Top of the News: I’m going to stay away from Michael Jackson and Boeing this morning. News you might miss includes Weyerhaeuser sawing its dividend down by 80 percent, to five cents a share.
Most reports talk about the venerable Federal Way company as if it was your father’s timber outfit: How it has been hurt by weak demand for forest products, especially with the collapse of the housing market. That’s true in part.
But Weyerhaeuser was shedding its old integrated wood products silhouette and slashing jobs at headquarters. It actually sailed into a perfect storm when it diversified into house building.
CEO Dan Fulton came from the real-estate unit, not the forest products side. The company’s building units, including Quadrant Homes, have been smashed in the real-estate crash, which has been especially bad in the exurban areas Weyco tended to focus on.
There’s continued speculation about Weyerhaeuser converting to a real estate investment trust. This has some tax advantages, but the idea had much more appeal in the halcyon days of the housing boom. Investors in a REIT would be salivating over turning timberland into high-profit subdivisions and faux wilderness estates. That market is unlikely to revive anytime soon, leaving open the question: What’s the end-game for Weyerhaeuser?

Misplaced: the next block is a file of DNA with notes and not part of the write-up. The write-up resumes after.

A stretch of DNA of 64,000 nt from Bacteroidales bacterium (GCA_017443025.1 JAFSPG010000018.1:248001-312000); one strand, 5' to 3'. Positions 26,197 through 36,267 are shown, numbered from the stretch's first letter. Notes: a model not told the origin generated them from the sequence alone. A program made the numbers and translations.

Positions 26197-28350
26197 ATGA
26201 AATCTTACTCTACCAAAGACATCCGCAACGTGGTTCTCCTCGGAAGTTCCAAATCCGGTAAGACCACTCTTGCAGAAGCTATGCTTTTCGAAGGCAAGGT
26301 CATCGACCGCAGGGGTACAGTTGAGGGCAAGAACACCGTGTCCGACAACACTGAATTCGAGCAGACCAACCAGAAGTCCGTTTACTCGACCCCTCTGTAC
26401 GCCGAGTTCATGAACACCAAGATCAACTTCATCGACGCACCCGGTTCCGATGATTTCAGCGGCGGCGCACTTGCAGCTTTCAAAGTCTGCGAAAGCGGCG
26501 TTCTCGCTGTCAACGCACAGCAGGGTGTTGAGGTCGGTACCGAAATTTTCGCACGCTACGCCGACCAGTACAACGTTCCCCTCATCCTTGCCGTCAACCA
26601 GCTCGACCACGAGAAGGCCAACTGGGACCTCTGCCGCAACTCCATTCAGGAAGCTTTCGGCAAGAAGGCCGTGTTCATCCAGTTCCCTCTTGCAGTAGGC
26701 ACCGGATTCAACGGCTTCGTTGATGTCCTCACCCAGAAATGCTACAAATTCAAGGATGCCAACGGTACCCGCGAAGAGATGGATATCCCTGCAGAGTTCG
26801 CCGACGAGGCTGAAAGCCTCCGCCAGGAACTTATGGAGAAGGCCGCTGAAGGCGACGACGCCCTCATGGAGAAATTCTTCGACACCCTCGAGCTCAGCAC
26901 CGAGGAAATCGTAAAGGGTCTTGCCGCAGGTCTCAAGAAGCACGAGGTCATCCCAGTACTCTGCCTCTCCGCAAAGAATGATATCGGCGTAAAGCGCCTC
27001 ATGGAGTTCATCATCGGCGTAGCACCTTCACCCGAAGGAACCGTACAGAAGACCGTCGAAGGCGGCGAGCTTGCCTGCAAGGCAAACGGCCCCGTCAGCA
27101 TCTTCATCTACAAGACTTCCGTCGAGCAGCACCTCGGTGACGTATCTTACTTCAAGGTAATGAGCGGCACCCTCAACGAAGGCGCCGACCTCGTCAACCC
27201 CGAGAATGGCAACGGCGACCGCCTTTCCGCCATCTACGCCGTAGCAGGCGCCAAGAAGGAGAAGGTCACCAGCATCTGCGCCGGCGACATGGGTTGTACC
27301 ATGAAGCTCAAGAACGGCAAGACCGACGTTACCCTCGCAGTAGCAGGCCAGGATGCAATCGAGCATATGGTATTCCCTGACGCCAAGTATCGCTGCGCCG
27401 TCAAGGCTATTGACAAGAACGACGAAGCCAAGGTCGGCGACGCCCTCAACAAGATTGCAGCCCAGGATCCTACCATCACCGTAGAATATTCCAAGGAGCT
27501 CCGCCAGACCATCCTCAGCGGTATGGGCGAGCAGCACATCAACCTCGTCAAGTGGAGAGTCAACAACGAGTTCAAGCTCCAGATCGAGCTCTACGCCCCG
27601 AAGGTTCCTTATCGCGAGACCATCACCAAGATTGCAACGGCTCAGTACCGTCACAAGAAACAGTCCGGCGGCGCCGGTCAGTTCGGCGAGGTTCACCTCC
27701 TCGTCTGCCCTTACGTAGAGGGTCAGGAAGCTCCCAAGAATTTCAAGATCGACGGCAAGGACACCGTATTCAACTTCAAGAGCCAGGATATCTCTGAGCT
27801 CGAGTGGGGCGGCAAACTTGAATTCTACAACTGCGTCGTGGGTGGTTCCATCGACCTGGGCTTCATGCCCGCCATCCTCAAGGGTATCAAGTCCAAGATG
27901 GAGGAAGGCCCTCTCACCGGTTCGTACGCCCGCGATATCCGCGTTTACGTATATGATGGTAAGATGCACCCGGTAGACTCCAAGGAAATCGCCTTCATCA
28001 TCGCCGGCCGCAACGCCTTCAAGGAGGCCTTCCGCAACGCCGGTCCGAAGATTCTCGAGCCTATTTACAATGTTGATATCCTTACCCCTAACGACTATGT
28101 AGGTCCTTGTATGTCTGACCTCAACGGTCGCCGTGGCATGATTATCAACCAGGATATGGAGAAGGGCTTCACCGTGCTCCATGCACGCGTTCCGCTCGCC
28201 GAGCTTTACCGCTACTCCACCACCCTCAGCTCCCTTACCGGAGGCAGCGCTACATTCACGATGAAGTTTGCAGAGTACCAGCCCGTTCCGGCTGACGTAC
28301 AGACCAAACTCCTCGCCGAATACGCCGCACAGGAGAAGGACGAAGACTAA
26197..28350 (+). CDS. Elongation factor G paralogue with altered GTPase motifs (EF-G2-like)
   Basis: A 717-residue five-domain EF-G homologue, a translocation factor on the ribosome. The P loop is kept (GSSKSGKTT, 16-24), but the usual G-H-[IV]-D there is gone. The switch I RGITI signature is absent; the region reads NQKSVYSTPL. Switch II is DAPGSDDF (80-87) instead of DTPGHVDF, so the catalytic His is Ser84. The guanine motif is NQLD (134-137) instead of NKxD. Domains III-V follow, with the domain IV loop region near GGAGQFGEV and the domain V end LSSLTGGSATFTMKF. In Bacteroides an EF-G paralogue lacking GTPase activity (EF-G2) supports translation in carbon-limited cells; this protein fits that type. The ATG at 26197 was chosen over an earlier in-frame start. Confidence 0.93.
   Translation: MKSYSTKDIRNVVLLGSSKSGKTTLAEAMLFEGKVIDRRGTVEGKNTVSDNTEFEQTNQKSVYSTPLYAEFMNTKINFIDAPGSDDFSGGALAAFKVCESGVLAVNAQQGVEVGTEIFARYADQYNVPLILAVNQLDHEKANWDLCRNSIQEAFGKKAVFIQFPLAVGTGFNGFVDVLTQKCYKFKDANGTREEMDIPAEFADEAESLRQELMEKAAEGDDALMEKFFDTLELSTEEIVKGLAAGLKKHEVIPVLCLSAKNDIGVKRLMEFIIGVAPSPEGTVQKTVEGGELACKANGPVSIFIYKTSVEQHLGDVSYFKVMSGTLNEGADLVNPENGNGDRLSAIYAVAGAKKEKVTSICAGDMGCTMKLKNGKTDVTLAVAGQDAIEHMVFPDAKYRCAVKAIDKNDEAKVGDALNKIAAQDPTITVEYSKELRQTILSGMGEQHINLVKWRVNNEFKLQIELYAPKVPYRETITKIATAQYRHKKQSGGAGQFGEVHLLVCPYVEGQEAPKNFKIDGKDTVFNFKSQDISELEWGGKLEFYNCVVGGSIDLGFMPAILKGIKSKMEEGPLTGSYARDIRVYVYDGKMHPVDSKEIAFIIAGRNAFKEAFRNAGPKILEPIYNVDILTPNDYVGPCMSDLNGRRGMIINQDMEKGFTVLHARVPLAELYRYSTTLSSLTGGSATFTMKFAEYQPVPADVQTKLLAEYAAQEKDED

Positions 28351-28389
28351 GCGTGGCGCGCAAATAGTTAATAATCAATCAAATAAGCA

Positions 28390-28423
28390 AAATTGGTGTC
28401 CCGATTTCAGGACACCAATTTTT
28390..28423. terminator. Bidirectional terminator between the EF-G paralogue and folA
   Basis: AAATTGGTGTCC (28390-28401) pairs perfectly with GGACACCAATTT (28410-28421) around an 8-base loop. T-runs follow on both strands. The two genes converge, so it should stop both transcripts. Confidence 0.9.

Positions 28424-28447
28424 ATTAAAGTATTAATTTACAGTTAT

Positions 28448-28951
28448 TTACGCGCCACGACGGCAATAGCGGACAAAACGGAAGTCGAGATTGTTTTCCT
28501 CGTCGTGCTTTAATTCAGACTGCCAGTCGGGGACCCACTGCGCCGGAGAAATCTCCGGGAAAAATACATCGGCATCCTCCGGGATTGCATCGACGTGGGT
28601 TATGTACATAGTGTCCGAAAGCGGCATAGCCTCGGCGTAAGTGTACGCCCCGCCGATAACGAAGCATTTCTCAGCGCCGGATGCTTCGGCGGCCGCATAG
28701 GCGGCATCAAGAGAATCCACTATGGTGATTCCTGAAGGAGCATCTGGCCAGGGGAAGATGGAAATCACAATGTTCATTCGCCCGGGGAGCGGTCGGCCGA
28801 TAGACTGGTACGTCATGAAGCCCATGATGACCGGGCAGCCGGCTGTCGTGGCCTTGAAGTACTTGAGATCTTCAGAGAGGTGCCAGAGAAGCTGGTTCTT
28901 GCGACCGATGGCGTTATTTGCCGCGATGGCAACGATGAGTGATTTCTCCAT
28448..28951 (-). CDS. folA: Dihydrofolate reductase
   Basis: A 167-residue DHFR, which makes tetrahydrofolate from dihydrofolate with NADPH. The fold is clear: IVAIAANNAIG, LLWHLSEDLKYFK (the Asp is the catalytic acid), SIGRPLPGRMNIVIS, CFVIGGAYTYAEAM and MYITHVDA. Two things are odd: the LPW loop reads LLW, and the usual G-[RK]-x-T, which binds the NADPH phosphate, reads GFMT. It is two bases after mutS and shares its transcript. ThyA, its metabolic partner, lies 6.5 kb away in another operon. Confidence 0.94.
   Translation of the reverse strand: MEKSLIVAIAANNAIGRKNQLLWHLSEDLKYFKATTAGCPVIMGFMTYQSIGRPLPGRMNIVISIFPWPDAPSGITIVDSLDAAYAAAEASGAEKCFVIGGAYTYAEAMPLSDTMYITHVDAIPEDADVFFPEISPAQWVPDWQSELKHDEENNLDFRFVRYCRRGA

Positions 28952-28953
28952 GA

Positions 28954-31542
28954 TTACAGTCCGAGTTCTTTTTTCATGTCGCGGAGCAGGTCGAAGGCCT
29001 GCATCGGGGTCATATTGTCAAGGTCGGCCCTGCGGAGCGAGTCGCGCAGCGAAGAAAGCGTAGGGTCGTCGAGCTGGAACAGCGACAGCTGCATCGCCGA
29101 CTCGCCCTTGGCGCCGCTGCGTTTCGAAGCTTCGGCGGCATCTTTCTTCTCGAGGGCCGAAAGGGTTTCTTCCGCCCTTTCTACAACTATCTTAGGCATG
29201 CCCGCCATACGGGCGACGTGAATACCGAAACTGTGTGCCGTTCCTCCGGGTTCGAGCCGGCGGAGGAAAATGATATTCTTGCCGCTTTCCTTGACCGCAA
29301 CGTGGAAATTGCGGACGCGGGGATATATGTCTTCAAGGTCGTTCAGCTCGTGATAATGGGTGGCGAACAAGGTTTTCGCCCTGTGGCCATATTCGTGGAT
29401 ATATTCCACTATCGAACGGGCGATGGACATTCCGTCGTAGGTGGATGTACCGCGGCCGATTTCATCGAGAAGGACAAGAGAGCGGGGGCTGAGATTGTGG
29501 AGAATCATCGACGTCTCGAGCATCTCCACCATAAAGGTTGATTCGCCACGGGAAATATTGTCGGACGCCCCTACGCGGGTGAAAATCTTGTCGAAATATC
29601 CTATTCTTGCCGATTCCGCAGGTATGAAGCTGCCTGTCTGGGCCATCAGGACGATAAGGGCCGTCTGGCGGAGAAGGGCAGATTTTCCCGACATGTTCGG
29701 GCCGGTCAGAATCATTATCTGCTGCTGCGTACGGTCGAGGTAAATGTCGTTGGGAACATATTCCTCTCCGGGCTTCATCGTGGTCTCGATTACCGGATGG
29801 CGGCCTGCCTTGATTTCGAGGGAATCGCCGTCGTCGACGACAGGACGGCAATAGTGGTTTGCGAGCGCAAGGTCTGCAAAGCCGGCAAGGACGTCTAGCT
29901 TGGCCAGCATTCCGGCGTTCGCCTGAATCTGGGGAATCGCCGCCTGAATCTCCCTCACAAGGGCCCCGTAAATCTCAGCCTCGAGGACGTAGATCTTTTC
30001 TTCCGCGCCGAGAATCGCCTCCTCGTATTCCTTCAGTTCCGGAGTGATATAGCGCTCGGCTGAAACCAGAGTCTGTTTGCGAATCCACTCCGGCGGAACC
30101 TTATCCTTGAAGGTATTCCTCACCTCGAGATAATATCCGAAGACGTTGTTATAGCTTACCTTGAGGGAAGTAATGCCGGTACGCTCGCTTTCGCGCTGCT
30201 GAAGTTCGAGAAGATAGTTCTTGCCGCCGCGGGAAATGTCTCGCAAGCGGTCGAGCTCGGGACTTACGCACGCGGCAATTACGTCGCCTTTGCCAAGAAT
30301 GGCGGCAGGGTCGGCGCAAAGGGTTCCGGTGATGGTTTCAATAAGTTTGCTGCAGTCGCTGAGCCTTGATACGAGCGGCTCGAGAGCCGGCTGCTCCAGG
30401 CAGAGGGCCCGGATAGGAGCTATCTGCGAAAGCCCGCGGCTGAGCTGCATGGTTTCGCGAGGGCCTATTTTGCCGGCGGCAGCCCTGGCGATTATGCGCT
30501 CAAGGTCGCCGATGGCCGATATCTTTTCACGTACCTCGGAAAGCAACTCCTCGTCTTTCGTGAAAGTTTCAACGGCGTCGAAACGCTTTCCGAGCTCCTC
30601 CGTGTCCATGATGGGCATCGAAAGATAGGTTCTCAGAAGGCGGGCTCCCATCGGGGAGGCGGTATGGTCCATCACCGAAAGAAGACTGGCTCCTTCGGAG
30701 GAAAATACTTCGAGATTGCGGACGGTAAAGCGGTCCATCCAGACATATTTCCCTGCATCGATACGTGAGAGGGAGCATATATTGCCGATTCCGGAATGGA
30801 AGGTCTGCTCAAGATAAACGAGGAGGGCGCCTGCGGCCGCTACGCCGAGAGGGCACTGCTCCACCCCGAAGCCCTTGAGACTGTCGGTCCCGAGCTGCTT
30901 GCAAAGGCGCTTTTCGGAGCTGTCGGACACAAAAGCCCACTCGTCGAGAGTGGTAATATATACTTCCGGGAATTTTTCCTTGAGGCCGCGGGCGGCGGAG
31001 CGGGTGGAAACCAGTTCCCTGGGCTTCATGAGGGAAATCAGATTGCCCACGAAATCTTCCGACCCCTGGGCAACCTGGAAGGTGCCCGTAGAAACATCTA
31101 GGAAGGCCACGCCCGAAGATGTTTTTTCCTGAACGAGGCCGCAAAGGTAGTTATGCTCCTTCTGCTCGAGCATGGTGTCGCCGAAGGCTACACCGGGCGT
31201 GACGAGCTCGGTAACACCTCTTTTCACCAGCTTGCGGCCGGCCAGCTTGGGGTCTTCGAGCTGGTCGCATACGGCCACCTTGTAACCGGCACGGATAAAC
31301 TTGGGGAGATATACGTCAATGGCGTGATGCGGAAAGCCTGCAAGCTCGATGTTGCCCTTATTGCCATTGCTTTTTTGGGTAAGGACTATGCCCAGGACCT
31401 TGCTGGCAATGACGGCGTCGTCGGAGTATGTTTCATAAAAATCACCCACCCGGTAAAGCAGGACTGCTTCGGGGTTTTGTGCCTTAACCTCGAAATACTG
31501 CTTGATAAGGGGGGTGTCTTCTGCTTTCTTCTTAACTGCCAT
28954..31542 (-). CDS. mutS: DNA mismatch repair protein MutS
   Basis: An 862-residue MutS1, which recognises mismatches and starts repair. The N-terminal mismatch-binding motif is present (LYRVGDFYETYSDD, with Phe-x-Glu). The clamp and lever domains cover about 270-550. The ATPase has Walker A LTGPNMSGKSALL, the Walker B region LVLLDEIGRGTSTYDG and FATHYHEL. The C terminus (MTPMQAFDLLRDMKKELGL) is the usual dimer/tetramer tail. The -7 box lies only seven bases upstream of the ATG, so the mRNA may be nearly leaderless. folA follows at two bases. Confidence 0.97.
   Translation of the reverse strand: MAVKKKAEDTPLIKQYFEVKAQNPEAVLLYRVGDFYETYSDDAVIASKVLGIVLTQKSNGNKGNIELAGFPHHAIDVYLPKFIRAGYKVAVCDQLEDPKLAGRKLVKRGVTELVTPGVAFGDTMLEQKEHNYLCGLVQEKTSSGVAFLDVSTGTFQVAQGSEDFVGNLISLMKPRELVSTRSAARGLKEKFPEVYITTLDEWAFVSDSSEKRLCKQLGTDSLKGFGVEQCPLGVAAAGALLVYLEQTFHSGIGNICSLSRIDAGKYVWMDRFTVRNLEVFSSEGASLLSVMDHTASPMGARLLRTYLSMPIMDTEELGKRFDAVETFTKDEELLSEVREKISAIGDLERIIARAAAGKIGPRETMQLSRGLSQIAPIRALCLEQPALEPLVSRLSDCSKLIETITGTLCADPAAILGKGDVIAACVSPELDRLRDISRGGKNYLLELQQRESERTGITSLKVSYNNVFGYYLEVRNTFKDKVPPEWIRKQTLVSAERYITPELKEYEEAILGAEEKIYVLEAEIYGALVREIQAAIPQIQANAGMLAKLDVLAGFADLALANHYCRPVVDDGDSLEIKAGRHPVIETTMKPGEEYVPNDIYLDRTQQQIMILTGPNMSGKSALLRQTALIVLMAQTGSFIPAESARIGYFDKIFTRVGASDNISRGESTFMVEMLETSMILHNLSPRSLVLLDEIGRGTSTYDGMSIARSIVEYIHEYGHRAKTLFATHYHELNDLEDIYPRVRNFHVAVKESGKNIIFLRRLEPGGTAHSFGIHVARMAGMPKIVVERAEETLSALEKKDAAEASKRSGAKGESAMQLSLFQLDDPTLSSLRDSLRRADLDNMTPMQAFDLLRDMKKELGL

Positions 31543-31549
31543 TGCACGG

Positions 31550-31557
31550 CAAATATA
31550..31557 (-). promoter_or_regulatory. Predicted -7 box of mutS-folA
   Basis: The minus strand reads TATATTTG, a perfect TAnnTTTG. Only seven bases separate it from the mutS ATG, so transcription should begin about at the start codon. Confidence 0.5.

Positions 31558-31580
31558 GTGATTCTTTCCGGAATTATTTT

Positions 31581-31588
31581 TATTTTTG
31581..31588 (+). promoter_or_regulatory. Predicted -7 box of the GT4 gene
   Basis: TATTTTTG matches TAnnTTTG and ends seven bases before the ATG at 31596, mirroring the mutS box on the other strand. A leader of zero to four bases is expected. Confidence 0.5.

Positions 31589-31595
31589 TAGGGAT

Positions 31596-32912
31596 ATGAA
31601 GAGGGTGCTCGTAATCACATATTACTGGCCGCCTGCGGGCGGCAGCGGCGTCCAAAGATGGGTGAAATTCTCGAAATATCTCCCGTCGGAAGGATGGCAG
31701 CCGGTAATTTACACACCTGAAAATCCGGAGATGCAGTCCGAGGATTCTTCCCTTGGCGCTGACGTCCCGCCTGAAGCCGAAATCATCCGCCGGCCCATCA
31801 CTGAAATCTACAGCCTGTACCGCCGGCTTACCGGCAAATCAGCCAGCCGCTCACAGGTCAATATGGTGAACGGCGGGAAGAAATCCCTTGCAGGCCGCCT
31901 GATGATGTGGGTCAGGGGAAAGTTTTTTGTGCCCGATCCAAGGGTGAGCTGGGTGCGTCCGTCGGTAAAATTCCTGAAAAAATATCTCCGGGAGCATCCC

Meanwhile, old-time investors and those looking more for dividends and stability than a REIT play will be further antagonized.
The Back Story: Businesses and government are still hiring despite the recession. The hiring rate, however, is way too low to overcome the rate of job losses.
The federal Bureau of Labor Statistics reports that the number of job openings nationally was 2.6 million at the end of May. The rate of hiring was the lowest since the data began to be collected in 2000. Retail has seen a modest uptick. Hospitality has suffered a significant decline. Year-over-year in May, most industries suffered major declines in hiring.
Today’s Econ Haiku:
Next stop for Boeing
A trip to Argentina?
Watch that S.C. vibe
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